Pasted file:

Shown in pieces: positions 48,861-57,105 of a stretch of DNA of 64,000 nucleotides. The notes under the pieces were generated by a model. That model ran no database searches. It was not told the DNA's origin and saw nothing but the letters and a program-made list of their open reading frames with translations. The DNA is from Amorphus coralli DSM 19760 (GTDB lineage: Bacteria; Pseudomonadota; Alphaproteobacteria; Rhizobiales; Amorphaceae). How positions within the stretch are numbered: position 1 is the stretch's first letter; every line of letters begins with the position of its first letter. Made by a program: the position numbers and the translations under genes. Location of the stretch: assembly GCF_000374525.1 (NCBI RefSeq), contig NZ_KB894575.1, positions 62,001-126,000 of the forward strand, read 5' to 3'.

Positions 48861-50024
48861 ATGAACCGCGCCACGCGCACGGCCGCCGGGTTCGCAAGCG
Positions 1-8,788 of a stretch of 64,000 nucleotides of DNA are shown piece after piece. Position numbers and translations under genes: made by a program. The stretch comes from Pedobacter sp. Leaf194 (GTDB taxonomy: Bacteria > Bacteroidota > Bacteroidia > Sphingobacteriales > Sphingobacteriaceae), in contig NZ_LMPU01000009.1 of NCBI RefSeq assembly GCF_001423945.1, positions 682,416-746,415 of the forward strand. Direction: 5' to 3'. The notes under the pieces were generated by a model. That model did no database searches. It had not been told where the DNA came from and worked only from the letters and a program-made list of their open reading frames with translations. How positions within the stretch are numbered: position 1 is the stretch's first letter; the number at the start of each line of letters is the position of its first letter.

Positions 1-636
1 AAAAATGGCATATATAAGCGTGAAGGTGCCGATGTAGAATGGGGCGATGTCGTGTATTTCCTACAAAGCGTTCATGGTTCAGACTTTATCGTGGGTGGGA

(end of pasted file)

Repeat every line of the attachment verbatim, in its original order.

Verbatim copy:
Shown in pieces: positions 48,861-57,105 of a stretch of DNA of 64,000 nucleotides. The notes under the pieces were generated by a model. That model ran no database searches. It was not told the DNA's origin and saw nothing but the letters and a program-made list of their open reading frames with translations. The DNA is from Amorphus coralli DSM 19760 (GTDB lineage: Bacteria; Pseudomonadota; Alphaproteobacteria; Rhizobiales; Amorphaceae). How positions within the stretch are numbered: position 1 is the stretch's first letter; every line of letters begins with the position of its first letter. Made by a program: the position numbers and the translations under genes. Location of the stretch: assembly GCF_000374525.1 (NCBI RefSeq), contig NZ_KB894575.1, positions 62,001-126,000 of the forward strand, read 5' to 3'.

Positions 48861-50024
48861 ATGAACCGCGCCACGCGCACGGCCGCCGGGTTCGCAAGCG
Positions 1-8,788 of a stretch of 64,000 nucleotides of DNA are shown piece after piece. Position numbers and translations under genes: made by a program. The stretch comes from Pedobacter sp. Leaf194 (GTDB taxonomy: Bacteria > Bacteroidota > Bacteroidia > Sphingobacteriales > Sphingobacteriaceae), in contig NZ_LMPU01000009.1 of NCBI RefSeq assembly GCF_001423945.1, positions 682,416-746,415 of the forward strand. Direction: 5' to 3'. The notes under the pieces were generated by a model. That model did no database searches. It had not been told where the DNA came from and worked only from the letters and a program-made list of their open reading frames with translations. How positions within the stretch are numbered: position 1 is the stretch's first letter; the number at the start of each line of letters is the position of its first letter.

Positions 1-636
1 AAAAATGGCATATATAAGCGTGAAGGTGCCGATGTAGAATGGGGCGATGTCGTGTATTTCCTACAAAGCGTTCATGGTTCAGACTTTATCGTGGGTGGGA